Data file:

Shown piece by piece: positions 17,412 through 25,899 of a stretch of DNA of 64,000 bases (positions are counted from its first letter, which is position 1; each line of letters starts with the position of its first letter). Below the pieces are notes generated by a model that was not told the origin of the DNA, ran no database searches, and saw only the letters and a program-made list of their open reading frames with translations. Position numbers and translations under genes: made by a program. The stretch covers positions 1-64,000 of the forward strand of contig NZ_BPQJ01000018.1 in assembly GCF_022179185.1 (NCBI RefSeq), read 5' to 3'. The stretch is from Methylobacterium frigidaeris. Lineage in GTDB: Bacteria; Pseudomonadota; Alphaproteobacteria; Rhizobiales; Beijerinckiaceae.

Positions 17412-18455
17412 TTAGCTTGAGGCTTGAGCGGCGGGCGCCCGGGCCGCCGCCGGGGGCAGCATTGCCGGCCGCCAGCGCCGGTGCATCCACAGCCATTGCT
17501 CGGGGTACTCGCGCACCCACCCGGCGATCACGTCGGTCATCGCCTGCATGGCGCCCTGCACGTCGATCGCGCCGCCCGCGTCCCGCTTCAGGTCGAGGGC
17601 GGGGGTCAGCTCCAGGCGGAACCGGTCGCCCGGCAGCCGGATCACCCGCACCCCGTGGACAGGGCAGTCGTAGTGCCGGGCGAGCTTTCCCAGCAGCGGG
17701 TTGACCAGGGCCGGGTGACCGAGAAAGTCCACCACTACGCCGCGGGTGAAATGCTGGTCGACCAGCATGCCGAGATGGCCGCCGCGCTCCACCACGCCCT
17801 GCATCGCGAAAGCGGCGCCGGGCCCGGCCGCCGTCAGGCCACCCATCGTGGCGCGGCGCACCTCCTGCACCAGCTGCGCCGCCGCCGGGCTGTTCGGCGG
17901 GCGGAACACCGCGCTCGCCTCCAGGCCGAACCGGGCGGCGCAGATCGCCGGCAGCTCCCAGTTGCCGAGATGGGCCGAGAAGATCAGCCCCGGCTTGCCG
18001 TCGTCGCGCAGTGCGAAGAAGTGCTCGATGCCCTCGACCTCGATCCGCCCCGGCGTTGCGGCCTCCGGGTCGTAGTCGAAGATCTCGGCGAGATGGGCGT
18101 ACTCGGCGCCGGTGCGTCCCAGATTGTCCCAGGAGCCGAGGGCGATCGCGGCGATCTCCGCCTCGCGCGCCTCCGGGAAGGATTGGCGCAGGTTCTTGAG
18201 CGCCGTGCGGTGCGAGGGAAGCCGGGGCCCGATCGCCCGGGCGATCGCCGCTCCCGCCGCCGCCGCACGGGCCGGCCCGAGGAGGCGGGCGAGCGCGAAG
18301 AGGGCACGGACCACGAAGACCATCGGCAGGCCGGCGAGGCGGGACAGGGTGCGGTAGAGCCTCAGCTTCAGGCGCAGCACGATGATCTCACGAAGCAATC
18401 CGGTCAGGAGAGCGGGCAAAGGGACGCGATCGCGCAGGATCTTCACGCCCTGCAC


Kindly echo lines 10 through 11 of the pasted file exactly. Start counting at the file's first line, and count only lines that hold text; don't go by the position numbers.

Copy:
18101 ACTCGGCGCCGGTGCGTCCCAGATTGTCCCAGGAGCCGAGGGCGATCGCGGCGATCTCCGCCTCGCGCGCCTCCGGGAAGGATTGGCGCAGGTTCTTGAG
18201 CGCCGTGCGGTGCGAGGGAAGCCGGGGCCCGATCGCCCGGGCGATCGCCGCTCCCGCCGCCGCCGCACGGGCCGGCCCGAGGAGGCGGGCGAGCGCGAAG